When the Massage Parlour’s Bill was passed in September 1978 it was done without the deletion of items which the select Committee had agreed to,  resulting in conflict betwen the Physiotherapy Act and the Massage Parlour’s Act.  A letter was sent to the Society regarding the deletion of the term masseur from section 26 of the Physiotherapy Act[1].

The matter was further considered in Secember 1978 and March 1979.

The Massage Parlours Act was again reviewed in September 1990 and the Society sent a submsion to the Working Group on Occupational Regulations[2].

In 1994 the Ministry sought the view of the Society on the use of disclaimers by massage therapists who claim to provide therapeutic or remedial massage,  but who clearly state that they are not practising physiotherapy,  nor are they registered under the Physiotherapy Act.  The issue has been exacerbated with the trend towards the use of complementary therapies with a non-medical bias.  Executive were unanimous that under the Physiotherapy Act only persons registered under the Act could advertise as practising physiotherapy and this protection included the advertising of therapeutic or remedial massage.

The use of disclaimers would not reduce the statutory obligations of the Ministry under the Act and would therefore only link registered physiotherapists and non registered people more closely together in the minds of the public. 

While the Ministry of Health agreed that the practice of therapeutic/remedial massage comes within the definition of physiotherapy they took a fairly lenient stance against the use of the terms by non registered people.  An instance of this is the NZ Assn. of Therapeutic Massage Practitioners,  an organisation whose members regularly advertise as practising therapeutic massage.  The NZQA looked at an application for a National Diploma course for “therapeutic massage practitioners”, but would like the legality of the terms clarified.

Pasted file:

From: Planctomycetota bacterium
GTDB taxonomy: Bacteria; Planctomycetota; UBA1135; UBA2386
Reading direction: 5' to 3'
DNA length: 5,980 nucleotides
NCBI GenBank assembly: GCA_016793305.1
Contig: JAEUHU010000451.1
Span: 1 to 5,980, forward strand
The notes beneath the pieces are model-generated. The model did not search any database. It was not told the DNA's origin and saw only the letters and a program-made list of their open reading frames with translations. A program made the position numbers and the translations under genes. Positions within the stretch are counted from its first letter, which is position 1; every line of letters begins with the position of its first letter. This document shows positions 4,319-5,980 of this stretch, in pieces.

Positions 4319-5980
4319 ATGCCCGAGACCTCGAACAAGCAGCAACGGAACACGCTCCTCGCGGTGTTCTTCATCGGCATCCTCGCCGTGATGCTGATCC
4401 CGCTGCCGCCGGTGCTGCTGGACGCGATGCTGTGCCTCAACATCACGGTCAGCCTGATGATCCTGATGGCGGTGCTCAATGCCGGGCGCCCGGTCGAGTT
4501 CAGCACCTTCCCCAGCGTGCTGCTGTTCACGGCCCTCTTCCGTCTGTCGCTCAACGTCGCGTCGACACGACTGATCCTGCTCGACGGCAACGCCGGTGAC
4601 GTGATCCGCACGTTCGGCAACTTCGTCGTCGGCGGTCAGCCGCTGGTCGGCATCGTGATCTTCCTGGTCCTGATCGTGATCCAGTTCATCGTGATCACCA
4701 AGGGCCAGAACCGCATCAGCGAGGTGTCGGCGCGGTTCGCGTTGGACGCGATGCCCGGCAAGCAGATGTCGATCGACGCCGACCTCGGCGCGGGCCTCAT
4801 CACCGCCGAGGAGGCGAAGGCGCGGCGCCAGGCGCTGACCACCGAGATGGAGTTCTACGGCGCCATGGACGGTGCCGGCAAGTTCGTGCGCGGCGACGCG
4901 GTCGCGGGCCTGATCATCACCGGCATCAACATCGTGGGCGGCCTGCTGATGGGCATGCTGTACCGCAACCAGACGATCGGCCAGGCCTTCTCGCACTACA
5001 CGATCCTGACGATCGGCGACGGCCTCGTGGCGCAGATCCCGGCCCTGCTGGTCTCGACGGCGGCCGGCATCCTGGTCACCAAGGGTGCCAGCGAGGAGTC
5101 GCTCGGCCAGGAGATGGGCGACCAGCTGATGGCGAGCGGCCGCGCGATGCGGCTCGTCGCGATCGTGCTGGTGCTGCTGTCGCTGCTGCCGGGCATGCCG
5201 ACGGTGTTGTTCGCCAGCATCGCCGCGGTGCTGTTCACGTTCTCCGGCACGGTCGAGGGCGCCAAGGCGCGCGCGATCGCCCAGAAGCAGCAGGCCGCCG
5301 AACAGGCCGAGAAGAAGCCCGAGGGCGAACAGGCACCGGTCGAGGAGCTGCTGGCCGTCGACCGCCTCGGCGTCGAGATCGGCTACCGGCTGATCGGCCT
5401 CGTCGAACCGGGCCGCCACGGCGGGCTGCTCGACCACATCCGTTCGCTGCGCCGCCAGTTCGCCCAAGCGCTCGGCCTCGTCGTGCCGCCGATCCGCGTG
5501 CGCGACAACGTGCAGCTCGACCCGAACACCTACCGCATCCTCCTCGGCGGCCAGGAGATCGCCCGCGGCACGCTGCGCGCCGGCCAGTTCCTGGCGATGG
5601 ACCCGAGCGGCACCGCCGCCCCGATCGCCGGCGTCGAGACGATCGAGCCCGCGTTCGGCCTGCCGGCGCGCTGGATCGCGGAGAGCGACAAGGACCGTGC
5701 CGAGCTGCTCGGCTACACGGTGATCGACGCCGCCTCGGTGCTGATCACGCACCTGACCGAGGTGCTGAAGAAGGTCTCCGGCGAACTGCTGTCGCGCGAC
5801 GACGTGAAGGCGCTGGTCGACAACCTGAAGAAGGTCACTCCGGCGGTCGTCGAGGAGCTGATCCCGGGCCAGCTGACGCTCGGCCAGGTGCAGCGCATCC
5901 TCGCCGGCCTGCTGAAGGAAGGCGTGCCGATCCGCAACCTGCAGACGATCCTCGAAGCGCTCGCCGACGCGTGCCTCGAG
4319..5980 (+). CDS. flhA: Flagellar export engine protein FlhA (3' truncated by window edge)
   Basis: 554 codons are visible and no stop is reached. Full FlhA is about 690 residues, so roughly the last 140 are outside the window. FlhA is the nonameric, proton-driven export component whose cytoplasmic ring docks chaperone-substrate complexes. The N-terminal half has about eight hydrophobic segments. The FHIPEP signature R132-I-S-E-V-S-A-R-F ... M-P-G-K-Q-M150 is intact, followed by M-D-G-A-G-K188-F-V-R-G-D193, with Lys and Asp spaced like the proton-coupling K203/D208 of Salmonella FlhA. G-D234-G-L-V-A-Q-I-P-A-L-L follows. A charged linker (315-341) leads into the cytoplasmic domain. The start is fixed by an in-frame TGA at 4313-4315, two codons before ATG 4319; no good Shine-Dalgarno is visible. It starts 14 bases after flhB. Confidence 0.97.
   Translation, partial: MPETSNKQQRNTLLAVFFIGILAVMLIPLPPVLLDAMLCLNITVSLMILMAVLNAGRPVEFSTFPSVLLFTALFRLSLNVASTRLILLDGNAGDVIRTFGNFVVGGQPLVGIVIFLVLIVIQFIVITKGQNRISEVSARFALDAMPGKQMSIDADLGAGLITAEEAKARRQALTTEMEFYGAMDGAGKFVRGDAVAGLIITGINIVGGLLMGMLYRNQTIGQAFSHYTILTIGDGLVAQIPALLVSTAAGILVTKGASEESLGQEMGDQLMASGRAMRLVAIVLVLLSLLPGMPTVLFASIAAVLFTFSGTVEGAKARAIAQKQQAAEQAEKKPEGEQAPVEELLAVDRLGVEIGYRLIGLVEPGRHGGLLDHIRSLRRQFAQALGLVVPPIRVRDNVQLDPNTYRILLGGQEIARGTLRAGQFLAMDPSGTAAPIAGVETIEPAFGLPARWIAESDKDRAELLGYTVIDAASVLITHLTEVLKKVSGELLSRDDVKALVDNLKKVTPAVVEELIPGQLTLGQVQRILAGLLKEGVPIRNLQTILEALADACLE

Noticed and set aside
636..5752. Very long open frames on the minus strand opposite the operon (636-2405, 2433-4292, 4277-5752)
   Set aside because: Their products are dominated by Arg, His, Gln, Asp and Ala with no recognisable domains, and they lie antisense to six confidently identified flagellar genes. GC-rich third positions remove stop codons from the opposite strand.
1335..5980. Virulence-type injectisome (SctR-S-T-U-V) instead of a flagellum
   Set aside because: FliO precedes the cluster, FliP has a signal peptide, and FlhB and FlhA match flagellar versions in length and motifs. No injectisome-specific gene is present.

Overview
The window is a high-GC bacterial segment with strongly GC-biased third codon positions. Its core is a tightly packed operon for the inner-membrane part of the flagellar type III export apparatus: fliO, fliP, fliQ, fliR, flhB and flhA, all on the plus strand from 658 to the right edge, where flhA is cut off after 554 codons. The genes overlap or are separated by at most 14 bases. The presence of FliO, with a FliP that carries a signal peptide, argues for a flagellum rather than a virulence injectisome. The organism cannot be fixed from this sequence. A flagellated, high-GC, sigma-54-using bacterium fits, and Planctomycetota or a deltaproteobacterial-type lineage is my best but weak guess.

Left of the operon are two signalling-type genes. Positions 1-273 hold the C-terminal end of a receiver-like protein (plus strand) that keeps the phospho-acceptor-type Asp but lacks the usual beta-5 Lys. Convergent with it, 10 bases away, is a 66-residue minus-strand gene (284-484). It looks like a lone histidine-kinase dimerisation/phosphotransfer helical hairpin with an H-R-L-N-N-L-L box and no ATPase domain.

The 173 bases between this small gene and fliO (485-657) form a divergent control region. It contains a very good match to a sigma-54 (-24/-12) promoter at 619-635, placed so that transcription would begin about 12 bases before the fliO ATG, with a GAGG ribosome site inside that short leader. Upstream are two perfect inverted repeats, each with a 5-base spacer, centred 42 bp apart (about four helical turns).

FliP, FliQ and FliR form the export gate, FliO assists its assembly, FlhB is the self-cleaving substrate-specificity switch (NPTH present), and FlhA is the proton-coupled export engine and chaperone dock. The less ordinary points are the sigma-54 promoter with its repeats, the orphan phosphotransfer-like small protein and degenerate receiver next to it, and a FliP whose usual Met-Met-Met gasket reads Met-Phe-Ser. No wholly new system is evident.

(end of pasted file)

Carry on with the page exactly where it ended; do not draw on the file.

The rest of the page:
Support for the use of disclaimers by the Ministry appears to be a back door method to circumnavigate the legislative process required to amend the Physiotherapy Act[3].

The Ministry of Health took a fairly pragmatic stance against the use of the terms by non registered people and acted only on complaints sent to the Ministry.  Physiotherapists were encouraged to advise National Office of any false or illegal advertisements.  A position paper on Massage was issued in 1995.

The Society,  through the President,  and a representative from the Ministry of Health,  attended a Massage Therapy Conference in 1995.  Points of view were shared and in many cases issues of concern were clarified.  The physiotherapy view of the massage therapy in the health care system was presented by the NZSP President.  The Ministry representative clarified the terms that massage practitioners could use in describing their form of massage therapy without breaching the terms of the Physiotherapy  Act.  These two important presentations were shared with Society members later that year. l[4].


[1] E/M 23-9-78

[2] E/M 1/2 - 9 - 90 -

[3] E/M 1-10-94

[4] E/M 7-5-95

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